Religious Studies

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Religious Studies 2017-11-14T16:46:18+00:00

The aim of the Religious Studies Department is to educate and nurture in Faith, our young students so that they can become strong, moral faith filled women and take their place in society to become the women that God wanted them to be.

Academically the pursuit of knowledge and understanding in Religious Studies is rigorous. Students perform well at all key stages and enjoy an interfaith relationship within the Sixth Form in General Religious Studies. Students at Both KS3 and KS4 have 3 lessons per week and 6 lessons at KS5.

Key Stage Three

Using Core Text Books from the series ‘The Way, The Truth and The Life’, students complete their KS3 Religious Studies in Years 7, 8 and 9.

Students work is assessed through a variety of means. Independent learning pursuits will also be enjoyed on a wide variety of researched based topics. Written, oral, class tests, peer assessments, group presentations, homework and internal end of year examinations will build a comprehensive picture of students as they cross each curriculum boundary. All studies are matched to and compliant with the New Curriculum Directory.

Students study three main areas. These are:

  • Learning about religion.
  • Learning from religion.
  • Reflection and contemplation.

Within these areas students learn about:

  • Beliefs, teaching and sources.
  • Celebration and ritual.
  • Social and moral practices and ways of life.
  • Engagement with their own and others’ beliefs and values.
  • Engagement with questions of meaning and purpose.

Year 7

  • The History of the School;
  • Canon Constant van Crombrugghe – Founder of The Daughters of Mary and Joseph; The Daughters of Mary and Joseph
  • Developing skills and knowledge of the Bible;
  • Revelation and faith – Abraham, David and Solomon;
  • God’s Promises fulfilled – exile, prophecy, the promise of the Messiah;
  • The Saviour – Jesus’ mission, moral teaching, role models of Christian living;
  • The foundation of the Christian Church – its beginnings, spread and persecution;
  • Sacraments – Baptism, Reconciliation and Anointing of the Sick;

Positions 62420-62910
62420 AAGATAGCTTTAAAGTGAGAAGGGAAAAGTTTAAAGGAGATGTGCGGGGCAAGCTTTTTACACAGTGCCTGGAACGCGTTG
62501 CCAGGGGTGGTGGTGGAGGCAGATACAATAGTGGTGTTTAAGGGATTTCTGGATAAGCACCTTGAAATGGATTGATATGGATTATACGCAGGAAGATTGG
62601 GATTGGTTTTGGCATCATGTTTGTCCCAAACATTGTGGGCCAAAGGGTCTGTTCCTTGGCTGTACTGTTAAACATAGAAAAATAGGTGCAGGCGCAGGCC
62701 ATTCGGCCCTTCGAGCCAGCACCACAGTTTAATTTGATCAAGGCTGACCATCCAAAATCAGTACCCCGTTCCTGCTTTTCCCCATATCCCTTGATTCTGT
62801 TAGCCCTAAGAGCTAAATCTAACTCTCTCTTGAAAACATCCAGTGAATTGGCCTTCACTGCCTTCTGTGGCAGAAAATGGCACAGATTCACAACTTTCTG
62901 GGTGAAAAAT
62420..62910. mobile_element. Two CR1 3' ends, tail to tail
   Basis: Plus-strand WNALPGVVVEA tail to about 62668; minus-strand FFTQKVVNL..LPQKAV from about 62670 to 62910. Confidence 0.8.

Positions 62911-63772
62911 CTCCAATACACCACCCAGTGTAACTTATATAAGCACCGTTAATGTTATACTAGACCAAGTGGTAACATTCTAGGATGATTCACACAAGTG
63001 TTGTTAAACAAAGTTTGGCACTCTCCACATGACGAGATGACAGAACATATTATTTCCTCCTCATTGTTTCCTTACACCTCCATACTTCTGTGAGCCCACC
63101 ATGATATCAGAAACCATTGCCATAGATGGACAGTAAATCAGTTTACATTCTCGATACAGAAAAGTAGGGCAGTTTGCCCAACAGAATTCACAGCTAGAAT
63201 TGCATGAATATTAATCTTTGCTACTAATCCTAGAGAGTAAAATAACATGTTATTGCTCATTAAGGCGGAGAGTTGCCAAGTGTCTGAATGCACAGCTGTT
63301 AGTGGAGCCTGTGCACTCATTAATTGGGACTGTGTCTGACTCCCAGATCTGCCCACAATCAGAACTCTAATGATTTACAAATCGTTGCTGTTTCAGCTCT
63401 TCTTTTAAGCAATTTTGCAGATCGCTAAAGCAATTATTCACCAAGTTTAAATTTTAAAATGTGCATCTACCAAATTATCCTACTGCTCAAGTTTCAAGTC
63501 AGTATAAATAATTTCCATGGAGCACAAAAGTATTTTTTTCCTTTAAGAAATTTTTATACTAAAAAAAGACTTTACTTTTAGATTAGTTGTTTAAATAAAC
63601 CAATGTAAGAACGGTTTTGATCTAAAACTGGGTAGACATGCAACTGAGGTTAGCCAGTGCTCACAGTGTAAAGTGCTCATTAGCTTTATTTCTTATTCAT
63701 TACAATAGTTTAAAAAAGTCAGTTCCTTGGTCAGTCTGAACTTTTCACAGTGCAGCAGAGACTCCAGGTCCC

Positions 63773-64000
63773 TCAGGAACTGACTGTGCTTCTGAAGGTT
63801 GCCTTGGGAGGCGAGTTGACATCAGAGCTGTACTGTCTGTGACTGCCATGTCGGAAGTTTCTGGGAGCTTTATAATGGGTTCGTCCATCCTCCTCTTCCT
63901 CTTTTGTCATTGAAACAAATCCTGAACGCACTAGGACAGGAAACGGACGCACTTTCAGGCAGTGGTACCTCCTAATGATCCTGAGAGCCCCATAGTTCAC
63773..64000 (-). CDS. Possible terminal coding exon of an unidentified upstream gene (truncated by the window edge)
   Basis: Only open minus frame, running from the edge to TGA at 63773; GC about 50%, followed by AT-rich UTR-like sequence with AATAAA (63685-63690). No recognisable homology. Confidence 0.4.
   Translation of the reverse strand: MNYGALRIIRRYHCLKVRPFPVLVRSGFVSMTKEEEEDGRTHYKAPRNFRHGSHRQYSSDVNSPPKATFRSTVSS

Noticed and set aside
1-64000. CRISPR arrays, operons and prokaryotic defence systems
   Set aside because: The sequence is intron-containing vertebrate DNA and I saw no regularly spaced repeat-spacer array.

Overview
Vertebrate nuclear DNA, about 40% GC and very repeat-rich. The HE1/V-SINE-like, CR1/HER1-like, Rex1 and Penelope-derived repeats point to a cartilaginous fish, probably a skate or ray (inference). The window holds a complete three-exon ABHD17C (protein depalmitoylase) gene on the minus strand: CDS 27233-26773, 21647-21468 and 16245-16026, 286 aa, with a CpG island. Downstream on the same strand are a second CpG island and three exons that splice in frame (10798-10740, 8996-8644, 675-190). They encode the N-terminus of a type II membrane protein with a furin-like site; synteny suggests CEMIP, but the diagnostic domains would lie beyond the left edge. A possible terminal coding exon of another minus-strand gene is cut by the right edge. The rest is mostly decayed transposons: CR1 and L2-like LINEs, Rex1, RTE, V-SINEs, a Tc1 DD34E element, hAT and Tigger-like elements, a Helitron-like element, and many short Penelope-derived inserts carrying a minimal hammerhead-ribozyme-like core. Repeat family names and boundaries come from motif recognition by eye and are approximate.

Year 8

  • Creation – God the creator, the story of Creation, different beliefs about Creation, made in the image of God, the Fall, stewardship
  • The Covenants – Noah, Abraham, Moses, Passover, exile, Ten Commandments, prophets, Jesus the New Covenant
  • Mystery of the Eucharist –Feeding the five thousand, Last Supper, sacrifice, celebrating the Mass
  • Paschal Mystery – Holy Week, celebrating the Holy Week today
  • The mission of the Church – What is the Church? – Jesus’ mission for the Church, living out the teaching of Jesus today, St. Vincent de Paul Society
  • Islam

Year 9

  • Spiritual Quest- views on meaning, value and purpose, Victor Frankl, Religious Experience, ways people have sought and found God, the conversion of Saul, Natural Reason Cosmological and Teleological arguments simplified, Divine Revelation through the Bible, Prophets and Jesus, Mystery of the Trinity, the Problem of Suffering, Theodicy, The Four Last Things: Death, Judgement, Hell and Heaven, Parables about Judgement, including Individual and Last Judgement
  • The Gospels: formation, origin, challenges, Gospel as inspired Word of God, St Matthew’s Gospel, Genealogy, Prophesies fulfilled, the Identity of Jesus in the Gospel of St Mark and Jesus’ call to discipleship, values and teaching of Jesus in St Luke’s Gospel, Christ’s mission in St Mark, St Luke and Catholic Social Teaching, the Synoptic Gospels, the Gospel of St John,  I Am sayings, The Kingdom of God and Kingdom of God parables, lives of those who have lived the Gospel message
  • Life in the Spirit- Lives transformed by the Holy Spirit – Pentecost, Acts, Seven Gifts of the Holy Spirit, Sacrament of Confirmation and its importance, effects of the Holy Spirit, Fruits of the Holy Spirit, Pope John Paul II and Benedict XVI, case studies of lives transformed by the Holy Spirit.
  • God’s Call- Vocation, Sacrament of Marriage, Sacrament of Priesthood , Sacrament of Holy Orders, Vocation to Religious Life, Apostolic and Monastic Religious Life
  • Morality and Conscience- What ‘good’ means and moral dilemmas, Ten Commandments, Conscience and formation of Conscience, case studies: Oscar Romero and Irena Sendler, recent case studies of Conscience
  • Buddhism
Key Stage Four

Year 10

In Year 10 Religious Studies students will study Specification: AQA Religious Studies B Component 1: Catholic Christianity

AQA /Religious Studies B (8063)

This qualification is linear. Linear means that students will sit all their exams at the end of the course in Year 11.

What is assessed?

Catholic beliefs, teachings, practices, sources of authority and forms of expression in relation to six topics:

  • Creation
  • Incarnation
  • The Triune God
  • Redemption
  • Church
  • Eschatology

How it’s assessed

  • Written exam: 1 hour 45 minutes
  • 96 marks (plus 5 marks for spelling, punctuation and grammar) 50 % of GCSE
  • In each exam series, questions will be set on any four of the topics listed above.
  • Students must answer all the questions.
  • Each topic is marked out of 24 marks.
  • There will be one five-part question per topic of 1, 2, 4, 5 and 12 marks.